Anita and me book summary
Guide to Anita and Me, by Meera SyalAnita and Me is a semi-autobiographical novel. It is written by a British-Indian author Meera Syal in The main themes in her novels are based upon up rootedness, cultural conflict, racism and generation gap. As Syal also grew up in a mining village in Essington in Wolver Hampton, she inevitably understands the pain and frustration of the bicultural progeny of the immigrants and has documented it brilliantly in this masterpiece. It is the story of an Indian girl in a white community who was caught between two cultures and suffered racism at the hands of people whom she considered her friends. The migrant parents of Meena had no issues while negotiating their cultural identity.
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Anita and Me is Meera Syal 's debut novel , and was first published in It is a semi- autobiographical novel , based on Syal's childhood in the mining village of Essington , Staffordshire , which won the Betty Trask Award. The story revolves around Meena, a British Punjabi girl the "me" of the title , and her relationship with her best friend, English neighbour Anita, as they grow up in the fictional Midlands village of Tollington in the late s. The novel was made into a film of the same name in , in which Syal appears as Meena's Auntie Shaila. Syal also wrote the screenplay for the film.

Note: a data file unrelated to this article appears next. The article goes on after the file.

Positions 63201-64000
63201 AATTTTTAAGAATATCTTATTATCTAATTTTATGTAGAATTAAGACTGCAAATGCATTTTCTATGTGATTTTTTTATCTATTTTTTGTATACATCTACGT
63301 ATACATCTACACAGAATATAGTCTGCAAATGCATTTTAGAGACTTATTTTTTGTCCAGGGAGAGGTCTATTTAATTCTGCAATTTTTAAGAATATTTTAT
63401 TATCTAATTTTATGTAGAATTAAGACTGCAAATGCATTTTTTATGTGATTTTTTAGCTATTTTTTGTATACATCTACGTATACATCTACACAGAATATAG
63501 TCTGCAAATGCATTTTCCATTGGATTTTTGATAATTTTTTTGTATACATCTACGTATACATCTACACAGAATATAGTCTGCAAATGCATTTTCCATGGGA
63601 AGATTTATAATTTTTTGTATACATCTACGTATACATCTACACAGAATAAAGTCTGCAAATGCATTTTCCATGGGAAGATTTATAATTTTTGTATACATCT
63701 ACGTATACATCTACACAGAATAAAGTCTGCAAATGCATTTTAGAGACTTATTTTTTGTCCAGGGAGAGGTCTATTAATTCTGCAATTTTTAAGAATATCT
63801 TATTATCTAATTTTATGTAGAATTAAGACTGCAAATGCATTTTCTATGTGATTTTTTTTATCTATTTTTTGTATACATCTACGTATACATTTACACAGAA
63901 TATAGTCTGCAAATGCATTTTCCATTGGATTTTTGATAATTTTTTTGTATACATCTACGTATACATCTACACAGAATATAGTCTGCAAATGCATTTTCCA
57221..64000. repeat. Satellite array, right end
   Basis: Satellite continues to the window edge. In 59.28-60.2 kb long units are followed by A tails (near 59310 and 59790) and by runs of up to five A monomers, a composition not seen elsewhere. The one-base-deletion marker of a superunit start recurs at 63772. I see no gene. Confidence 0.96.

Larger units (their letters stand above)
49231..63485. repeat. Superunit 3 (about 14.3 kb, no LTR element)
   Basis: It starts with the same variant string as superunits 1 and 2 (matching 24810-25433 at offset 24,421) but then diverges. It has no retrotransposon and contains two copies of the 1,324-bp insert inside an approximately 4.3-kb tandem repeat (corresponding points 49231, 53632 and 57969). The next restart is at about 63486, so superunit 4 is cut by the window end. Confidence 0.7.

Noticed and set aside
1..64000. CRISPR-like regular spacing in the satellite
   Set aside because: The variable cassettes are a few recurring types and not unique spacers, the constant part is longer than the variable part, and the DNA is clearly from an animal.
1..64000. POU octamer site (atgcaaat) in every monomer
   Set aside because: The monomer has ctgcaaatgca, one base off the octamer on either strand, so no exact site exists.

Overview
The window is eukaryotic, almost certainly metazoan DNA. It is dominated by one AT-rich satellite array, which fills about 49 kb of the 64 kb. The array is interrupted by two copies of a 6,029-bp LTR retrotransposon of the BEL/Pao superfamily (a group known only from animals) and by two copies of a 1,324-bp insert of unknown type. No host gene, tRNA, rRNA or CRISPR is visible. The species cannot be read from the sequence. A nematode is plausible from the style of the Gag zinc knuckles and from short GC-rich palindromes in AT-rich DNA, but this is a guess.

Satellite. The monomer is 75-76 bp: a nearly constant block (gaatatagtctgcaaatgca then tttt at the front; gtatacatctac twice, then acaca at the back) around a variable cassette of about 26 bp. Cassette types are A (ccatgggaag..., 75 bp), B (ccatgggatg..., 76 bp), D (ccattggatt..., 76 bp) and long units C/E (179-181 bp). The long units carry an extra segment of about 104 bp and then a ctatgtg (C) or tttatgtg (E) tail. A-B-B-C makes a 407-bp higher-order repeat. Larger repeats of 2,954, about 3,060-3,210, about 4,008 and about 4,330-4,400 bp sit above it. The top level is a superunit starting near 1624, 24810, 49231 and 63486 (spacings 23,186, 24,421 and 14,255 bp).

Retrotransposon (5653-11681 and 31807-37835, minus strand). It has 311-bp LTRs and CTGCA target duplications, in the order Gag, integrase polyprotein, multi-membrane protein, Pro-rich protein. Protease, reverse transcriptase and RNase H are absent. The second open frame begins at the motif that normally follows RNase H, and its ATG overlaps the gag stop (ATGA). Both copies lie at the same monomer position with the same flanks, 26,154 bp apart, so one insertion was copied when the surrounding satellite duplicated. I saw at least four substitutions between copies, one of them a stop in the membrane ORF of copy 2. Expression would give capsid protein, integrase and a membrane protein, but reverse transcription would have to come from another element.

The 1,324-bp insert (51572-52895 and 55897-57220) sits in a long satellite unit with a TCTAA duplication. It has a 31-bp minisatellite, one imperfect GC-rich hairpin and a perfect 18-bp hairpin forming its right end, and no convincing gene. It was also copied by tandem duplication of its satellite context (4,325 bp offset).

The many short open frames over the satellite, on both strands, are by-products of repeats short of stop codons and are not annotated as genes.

Created by the original team behind SparkNotes, LitCharts are the world's best literature guides. Literary Popularity. Anita and Me was so successful after being in published in that it was later adapted into a movie in and a musical drama in Near-Death Experience. Like her characters Meena and Tracey, Meera Syal has also had a near-death experience as a child.
A quick-reference summary: Anita and Me on a single page. Meena once gives this book as a gift to her friend Robert, and the “Big House”.
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Anita and Me
It follows the life of nine-year-old Meena Kumar , the daughter of Indian immigrants, as she attempts to define her personal identity, marked by her Indian background and the small-town, English society in which she grows up. However, she then admits that these are not actually her own memories, but that she enjoys this narrative because it makes her feel connected to her Indian background. She concludes that people like her need to lie about their identity to feel as though they belong somewhere. The narrative then shifts to life in Tollington, as Meena is caught telling a lie to her father. She finally admits that she has indeed taken money from her mother to buy sweets at Mr. Although Meena is close to her parents, who try to give her guidance and support, she often finds herself lying and wanting to rebel. Although this community makes Meena feel loved, it also encourages her to conform to a typical image of an Indian girl: pleasant and polite.